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Students attend free of charge for all ESL classes, as well as for any course pertaining to earning a high school diploma, high school equivalency or adult basic education classes. Courtesy photo
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Escondido Adult School celebrates 50 years

ESCONDIDO — Typically, the back-to-school narrative involves adults sending their kids back to school with new backpacks and supplies, perhaps some new clothing and a fresh mindset for a new year of instruction. But in Escondido — and indeed throughout the state of California — “back to school” has a whole different meaning for thousands of adult-aged students.

In that vein, this year marks the 50th anniversary of the Escondido Adult School, which is located near the city’s downtown. Unlike many adult schools, often referred to as “night school” in other places nationwide because classes take place at night at community colleges or other locales, Escondido’s school is a full-fledged part of the Escondido Union High School District.

Escondido Adult School Principal Brian Head. Photo by Steve Horn

The adult school is funded with a combination of state taxpayer money and federal grants given by the U.S. Department of Education and distributed under the legal auspices of the Workforce Innovation and Opportunity Act (WIOA), Principal Brian Head told The Coast News in an interview. Head said a ballpark estimate figure of about $2.5 million worth of state taxpayer dollars fund the school, while the rest of the $3 million aggregate pot comes from WIOA grant money. Head said that the school has an enrollment of about 3,000 students and most students are aged 19 to 30, though not a trivial portion are older than that age bloc.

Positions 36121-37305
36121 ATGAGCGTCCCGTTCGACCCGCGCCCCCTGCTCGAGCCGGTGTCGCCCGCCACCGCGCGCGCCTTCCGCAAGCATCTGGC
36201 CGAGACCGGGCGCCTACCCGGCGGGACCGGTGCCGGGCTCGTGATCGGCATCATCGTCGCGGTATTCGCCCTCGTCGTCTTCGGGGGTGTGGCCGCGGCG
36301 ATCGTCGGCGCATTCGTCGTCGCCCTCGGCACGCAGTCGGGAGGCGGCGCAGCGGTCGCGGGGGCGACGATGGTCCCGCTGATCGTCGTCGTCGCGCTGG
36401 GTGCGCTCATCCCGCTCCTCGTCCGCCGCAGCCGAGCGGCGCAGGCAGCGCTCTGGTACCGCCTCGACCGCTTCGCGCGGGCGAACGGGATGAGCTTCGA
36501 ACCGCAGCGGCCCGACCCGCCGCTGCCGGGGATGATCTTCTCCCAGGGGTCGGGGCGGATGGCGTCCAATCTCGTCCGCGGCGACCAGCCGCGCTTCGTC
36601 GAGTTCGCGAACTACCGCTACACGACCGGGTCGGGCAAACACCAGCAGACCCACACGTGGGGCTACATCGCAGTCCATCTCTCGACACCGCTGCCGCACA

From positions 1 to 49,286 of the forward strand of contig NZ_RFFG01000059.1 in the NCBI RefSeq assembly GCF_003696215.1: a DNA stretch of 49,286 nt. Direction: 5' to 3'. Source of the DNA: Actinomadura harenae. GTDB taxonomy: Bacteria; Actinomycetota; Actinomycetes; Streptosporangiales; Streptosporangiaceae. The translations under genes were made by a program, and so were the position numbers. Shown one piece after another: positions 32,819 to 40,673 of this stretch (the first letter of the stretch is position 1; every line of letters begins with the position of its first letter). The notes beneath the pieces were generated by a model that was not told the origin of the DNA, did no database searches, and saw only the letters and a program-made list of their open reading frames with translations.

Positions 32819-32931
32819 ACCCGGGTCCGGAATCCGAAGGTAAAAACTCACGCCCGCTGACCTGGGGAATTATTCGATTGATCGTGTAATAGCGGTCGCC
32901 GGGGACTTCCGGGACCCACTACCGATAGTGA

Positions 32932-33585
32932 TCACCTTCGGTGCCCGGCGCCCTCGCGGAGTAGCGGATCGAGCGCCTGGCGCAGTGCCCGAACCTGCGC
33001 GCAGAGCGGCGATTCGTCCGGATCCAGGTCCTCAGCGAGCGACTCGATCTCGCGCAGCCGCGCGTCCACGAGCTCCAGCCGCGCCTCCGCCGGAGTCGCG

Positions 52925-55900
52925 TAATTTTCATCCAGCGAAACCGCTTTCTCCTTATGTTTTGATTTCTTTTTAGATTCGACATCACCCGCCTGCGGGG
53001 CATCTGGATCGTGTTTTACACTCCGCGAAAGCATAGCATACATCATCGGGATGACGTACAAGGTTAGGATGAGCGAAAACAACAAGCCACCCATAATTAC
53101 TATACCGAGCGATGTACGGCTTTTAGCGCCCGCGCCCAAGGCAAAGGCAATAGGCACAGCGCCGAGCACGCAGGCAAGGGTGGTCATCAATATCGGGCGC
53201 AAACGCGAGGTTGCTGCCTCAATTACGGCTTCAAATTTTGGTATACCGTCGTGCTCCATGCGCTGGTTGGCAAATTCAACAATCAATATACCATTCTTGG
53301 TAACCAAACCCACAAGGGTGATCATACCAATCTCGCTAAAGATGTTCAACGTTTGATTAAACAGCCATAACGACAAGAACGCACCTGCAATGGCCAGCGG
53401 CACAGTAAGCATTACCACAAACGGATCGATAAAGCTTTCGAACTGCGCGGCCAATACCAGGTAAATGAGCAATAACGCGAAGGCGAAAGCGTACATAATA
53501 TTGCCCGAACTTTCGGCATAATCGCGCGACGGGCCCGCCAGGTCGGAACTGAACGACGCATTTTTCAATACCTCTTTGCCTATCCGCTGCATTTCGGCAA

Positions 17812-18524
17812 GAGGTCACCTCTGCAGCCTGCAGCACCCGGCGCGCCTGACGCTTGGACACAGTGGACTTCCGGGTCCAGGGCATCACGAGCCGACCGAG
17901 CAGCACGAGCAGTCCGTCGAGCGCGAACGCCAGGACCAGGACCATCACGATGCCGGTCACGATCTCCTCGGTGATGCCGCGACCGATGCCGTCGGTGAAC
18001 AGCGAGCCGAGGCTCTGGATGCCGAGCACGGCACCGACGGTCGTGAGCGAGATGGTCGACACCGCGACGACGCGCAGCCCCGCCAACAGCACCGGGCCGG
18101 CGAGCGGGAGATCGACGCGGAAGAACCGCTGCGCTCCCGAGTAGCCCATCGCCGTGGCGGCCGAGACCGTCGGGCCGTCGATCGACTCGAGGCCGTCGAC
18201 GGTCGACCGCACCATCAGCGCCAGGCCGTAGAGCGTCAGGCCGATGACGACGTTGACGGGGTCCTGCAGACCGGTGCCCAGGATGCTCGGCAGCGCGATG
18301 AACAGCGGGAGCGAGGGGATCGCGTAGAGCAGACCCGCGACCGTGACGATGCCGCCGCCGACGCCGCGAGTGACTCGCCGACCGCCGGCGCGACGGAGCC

Over the years, the school has had multiple homes, including within the walls of Escondido High School and in portable classrooms outside of the walls of San Pasqual High School. Today, it sits at a location which formerly served as a corporate office building, which it moved into in 2011. In all, more than 300 adult schools exist throughout California, with five situated in northern San Diego County.


The other four include the Poway Adult School, Ramona Adult School, San Marcos Adult School and the Vista Adult School. All of those schools are part of the broader Education to Career Network consortium, which Head said offers students the chance to take a wider range of classes based on their academic and career needs, as well as take courses and prepare for further education at Palomar College, which is located in San Marcos.  

While classes officially begin on Sept. 4 after Labor Day this year and follow the traditional public school academic calendar, the Adult School’s English as a Second Language program has essentially drop-in enrollment. That means English can be learned and improved upon at any time during the year, meeting four times a week either for morning classes or evening ones.

“ESL, classes, like our academic high school diploma and high school equivalency preparation classes, run from the beginning of September to the end of June,” said Head. “They are ongoing, except for Christmas and Easter breaks. We describe them as ‘open-entry’ classes in so far that students can attend at any time after attending our weekly orientations and join the actual class the following week.”